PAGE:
S.W.A.G History Site Message Board

Welcome aboard to new additional editors Mike Freshney & Matthew Blunt

To access the SWAG Trip site or the Cardiff Airport Blog click the photos below

If you have any information or pictures that you could contribute to the site it would be much appreciated. I can be contacted by email by clicking HERE

Monday, December 22, 2008

St Athan "Battle of Britain" Airshow 16/09/1961

With due credit to a member of Air Britain the following were recorded at the Battle of Britain Airshow.

0-16645 T-33A USAFE RAF Sculthorpe
WJ825 Canberra PR.7
XL587/91 Hunter T.7 229OCU/Chivenor
XM425/R-L Jet Provost T.3 CFS
WA721 Meteor T.7
XL820/L Sycamore HR.14 CFS
XP293 Twin Pioneer CC.2
WF422/M Varsity T.1
(WP201) 7707M Valiant B.1 No.4 SoTT/St Athan
G-ALBO 7708M Britannia No.4 SoTT/St Athan

Historic Aircraft Display
N1671 Defiant I
RI+JK Ju-87G-2

No. 4 School of Technical Training "Maintenance Hangar"
(WK259) 7331M Swift F.3 (reported as Anson)
WH668 7590M Canberra B.2
WN957 7407M Hunter F.5 (reported as WN907, which was 7416M)
WW644 7521M Hunter F.1
XA544 7558M Javelin FAW.1 (reported as XA554, which was 7662M)
XA627 7661M Javelin FAW.1
XA755 7725M Javelin FAW.4
WL505 7705M Vampire FB.9. later to the RAF Museum St Athan annex

Below are copies of the official flying/static programme (thanks to John Adams) on thumbnail to get the full size image

Sunday, December 21, 2008

614 Sqn Aircraft

To complement the Squadron history on the sidebar here is a list of the aircraft used in the Llandow era.

Harvard T.2B
FX314/RAU-J 15/08/47 - 28/11/49 to Helliwells for B service
FX360/7A-X 16/06/50 - 24/06/52 to Aberdeen UAS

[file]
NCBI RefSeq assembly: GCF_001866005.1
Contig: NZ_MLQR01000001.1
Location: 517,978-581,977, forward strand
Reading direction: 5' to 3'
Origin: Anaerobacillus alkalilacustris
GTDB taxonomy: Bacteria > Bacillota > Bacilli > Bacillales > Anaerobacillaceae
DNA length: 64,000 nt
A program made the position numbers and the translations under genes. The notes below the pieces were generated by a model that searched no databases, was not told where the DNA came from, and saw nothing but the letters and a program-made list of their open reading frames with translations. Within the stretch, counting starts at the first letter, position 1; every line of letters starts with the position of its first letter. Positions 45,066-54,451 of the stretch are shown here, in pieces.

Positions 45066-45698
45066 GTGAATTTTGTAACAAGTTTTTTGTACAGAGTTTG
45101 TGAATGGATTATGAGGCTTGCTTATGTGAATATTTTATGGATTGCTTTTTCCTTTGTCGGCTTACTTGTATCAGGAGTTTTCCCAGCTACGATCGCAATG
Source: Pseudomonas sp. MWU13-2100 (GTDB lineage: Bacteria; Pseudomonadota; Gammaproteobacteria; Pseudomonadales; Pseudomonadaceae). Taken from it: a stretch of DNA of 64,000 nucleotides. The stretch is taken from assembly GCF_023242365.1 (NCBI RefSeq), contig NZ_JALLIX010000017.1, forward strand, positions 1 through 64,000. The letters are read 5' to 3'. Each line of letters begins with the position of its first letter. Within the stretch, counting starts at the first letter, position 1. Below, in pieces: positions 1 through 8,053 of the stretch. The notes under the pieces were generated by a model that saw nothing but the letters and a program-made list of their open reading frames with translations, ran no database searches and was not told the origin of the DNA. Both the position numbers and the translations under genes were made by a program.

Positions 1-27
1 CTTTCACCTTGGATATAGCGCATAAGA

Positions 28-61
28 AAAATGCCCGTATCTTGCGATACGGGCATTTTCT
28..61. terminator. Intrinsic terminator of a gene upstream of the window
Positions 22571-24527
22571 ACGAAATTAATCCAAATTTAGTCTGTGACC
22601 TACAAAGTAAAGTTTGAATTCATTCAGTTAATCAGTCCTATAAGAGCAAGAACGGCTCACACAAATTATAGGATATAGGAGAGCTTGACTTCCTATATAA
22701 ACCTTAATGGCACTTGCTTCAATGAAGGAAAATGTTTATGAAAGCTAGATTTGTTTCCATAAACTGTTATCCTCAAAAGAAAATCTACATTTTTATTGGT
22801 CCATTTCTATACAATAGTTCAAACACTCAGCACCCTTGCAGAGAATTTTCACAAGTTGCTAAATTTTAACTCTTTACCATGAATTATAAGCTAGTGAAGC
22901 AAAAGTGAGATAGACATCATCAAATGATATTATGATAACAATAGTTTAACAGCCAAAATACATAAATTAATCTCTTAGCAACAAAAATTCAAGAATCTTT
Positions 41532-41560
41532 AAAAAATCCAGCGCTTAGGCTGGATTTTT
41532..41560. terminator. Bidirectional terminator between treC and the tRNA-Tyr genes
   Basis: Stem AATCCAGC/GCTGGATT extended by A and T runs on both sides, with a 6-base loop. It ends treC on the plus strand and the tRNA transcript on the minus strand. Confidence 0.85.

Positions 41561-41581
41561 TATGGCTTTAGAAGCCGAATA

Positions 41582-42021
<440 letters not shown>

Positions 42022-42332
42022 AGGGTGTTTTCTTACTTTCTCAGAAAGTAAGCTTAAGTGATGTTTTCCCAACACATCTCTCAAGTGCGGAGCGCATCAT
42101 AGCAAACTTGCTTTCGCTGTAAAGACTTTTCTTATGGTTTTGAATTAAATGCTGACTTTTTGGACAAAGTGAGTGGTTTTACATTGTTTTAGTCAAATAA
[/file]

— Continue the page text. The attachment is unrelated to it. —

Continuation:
FX417/RAU-1/7A-Y 06/09/46 - 07/07/54 to 10MU
KF149/RAU-2/7A-Z 06/09/46 - 12/10/53 to 10MU

Spitfire LF.16e
RW355 06/02/47 - 07/12/47 Cat.E2-FA (Note a)
RW378 08/02/47 - 08/10/48 to 609 Sqn
SL543 16/01/47 - 17/07/48 Cat.AC-FA (Note b)
SL613/RAU-W 06/12/46 - 29/10/48 to 604 Sqn
SL672/RAU-T 22/01/47 - 12/05/49 to 6 MU
SL675 10/04/47 - 17/04/48 Cat.E2-FA (Note c)
SL680/RAU-G 22/07/47 - 21/11/48 to 612 Sqn
SL727 18/03/47 - 08/10/48 to 601 Sqn
TD249 08/06/47 - 21/11/48 to 612 Sqn
TD403 24/10/46 - 25/11/48 to 6 MU (via 38 MU)
TE120/RAU-A 15/01/48 - 16/05/49 to 6 MU
TE208/RAU-F 02/06/47 - 30/09/48 to RCMSDU
TE314 23/06/47 - 07/12/47 Cat.E-FA (Note d)
TE385 10/03/48 - 21/11/48 to 612 Sqn
TE436/RAU-D 10/04/47 - 30/09/48 to 604 Sqn

a. The aircraft was leading a battle formation and during a cross over manouvre it was struck by the No.3 aircraft, TE314. Damage was sustained to the port wing and aileron but the pilot (Pilot Officer David Edward Morgan) stayed in the a/c in an attempt to recover it to base. However, he eventually decided to bale out but abandoned the a/c at too low an altitude and was killed when his parachute did not deploy before he hit the ground. The a/c crashed at Long Sutton, Somerset.

b. The pilot forgot to lower the undercarriage and the a/c belly landed at Llandow, recat E2 on 19/11/48.

c. The a/c was seen to emerge from cloud in a dive and to attempt to level off over the Bristol Channel off Barry, Glamorgan. However, the a/c struck the water and broke up, killing the pilot, Pilot Officer Howard Hughes Evans.

d. This a/c was No.3 in a formation and struck the leader, RW355, as detailed above. The pilot baled out safely at 3500' before it crashed at Long Sutton, Somerset.

Spitfire F.22
PK320/RAU-J/7A-J 27/07/48 - 11/01/51 to AGT Gatwick
PK376 12/08/48 - 15/08/50 Cat.3FA. ReCat.5 02/07/51
PK403/RAU-M 28/07/48 - 18/09/49 Cat.AC-FA (Note e)
PK410 01/09/48 - 06/02/51 to AGT Gatwick
PK434 27/10/49 - 24/07/50 Cat.3R(FA) (Note f)
PK491 09/08/48 - 04/09/50 to 607 Sqn
PK500/7A-C 13/08/48 - 18/01/50 to AGT Gatwick